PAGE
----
Washington Post reporter Jeff Stein told Hill.TV’s Krystal Ball and Saager Enjeti that a drop in weekly jobless claims on Thursday is little comfort given the massive unemployment caused by the coronavirus pandemic.
Weekly claims fell to 787,000 in the report issued Thursday, but Stein said this is cold comfort.
“Some modest signs of progress, maybe, but at this point we’ve seen such a huge increase in the number of permanently unemployed that those [numbers] are really cold comfort,” said Stein.
“We’re already seeing excesses of the levels from the Great Recession of people permanently falling out of the labor force. And this number, it’s one that the initial unemployment claims that we saw when this started were unlike anything we’ve ever seen.”
Speaker Nancy PelosiNancy PelosiTrump and advisers considering firing FBI director after election: WaPo On The Money: Power players play chess match on COVID-19 aid | Pelosi bullish, Trump tempers optimism | Analysis: Nearly 1M have run out of jobless benefits Overnight Health Care: CDC expands definition of ‘close contact’ after COVID-19 report | GOP coronavirus bill blocked in Senate | OxyContin maker agrees to B settlement with Trump administration MORE (D-Calif.) and Treasury Secretary Steve Mnuchin are negotiating a new COVID-19 relief package. It’s unclear, however, if a deal will be reached and a vote will be held before the elections.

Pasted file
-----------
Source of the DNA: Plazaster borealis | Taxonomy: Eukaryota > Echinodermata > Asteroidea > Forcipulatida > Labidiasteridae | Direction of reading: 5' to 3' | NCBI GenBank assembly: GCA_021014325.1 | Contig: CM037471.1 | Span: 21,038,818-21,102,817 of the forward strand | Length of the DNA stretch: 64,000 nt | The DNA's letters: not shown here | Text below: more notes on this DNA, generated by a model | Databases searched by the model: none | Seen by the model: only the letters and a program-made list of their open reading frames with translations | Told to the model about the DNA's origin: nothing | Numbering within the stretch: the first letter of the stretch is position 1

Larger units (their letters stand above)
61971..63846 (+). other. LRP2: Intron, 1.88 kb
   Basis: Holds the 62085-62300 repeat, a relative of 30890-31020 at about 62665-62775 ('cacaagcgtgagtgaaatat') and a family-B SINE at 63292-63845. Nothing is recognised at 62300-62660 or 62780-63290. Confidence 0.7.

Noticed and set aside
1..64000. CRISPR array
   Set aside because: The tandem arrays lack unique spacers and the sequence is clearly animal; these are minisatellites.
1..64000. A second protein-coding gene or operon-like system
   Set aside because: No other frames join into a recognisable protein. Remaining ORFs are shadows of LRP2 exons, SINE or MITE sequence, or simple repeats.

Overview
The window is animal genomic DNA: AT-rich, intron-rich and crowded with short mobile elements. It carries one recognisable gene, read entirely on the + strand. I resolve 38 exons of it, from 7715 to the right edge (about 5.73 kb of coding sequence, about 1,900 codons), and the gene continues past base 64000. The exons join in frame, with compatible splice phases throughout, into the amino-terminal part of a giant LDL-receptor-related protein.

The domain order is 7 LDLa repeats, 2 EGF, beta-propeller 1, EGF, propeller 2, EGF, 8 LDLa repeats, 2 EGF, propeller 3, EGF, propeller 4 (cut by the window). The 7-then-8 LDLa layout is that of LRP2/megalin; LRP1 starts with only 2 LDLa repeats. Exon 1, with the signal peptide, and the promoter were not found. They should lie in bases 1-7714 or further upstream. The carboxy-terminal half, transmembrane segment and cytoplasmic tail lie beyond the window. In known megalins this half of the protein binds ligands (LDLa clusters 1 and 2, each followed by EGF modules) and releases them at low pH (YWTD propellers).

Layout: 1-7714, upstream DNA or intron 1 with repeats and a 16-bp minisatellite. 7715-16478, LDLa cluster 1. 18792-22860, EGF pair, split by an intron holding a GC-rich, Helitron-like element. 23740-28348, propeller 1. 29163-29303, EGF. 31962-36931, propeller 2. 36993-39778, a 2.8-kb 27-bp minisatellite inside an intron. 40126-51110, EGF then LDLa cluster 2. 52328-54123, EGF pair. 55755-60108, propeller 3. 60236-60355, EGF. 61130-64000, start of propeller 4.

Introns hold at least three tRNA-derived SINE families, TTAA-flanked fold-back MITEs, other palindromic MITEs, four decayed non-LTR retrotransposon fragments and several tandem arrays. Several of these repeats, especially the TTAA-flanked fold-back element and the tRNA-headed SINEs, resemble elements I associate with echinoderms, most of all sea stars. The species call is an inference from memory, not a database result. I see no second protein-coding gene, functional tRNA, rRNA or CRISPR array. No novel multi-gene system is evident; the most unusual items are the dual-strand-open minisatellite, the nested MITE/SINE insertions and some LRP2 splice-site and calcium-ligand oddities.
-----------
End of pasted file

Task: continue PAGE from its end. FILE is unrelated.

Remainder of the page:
Stein questioned if some House Republicans would support a deal backed by Trump, and if that would raise pressure on Senate Majority Leader Mitch McConnellAddison (Mitch) Mitchell McConnellOn The Money: Power players play chess match on COVID-19 aid | Pelosi bullish, Trump tempers optimism | Analysis: Nearly 1M have run out of jobless benefits Trump casts doubt on hopes for quick stimulus deal after aides expressed optimism Power players play chess match on COVID-19 aid MORE (R-Ky.) to back it. McConnell has been cool to the size of the $1.8 trillion to $2.2 trillion measure.
“If Pelosi and Mnuchin get an agreement, and Trump gets behind it, how many House Republicans go along?”, said Stein. “Because if a ton of House Republicans go along, Mitch McConnell may have to back off of his aversion to putting this on the floor before the Senate before the election.
“And I’ve heard some estimates that there are many as 60-70 House Republicans who will just go along with whatever Trump is fully enthusiastically endorsing.”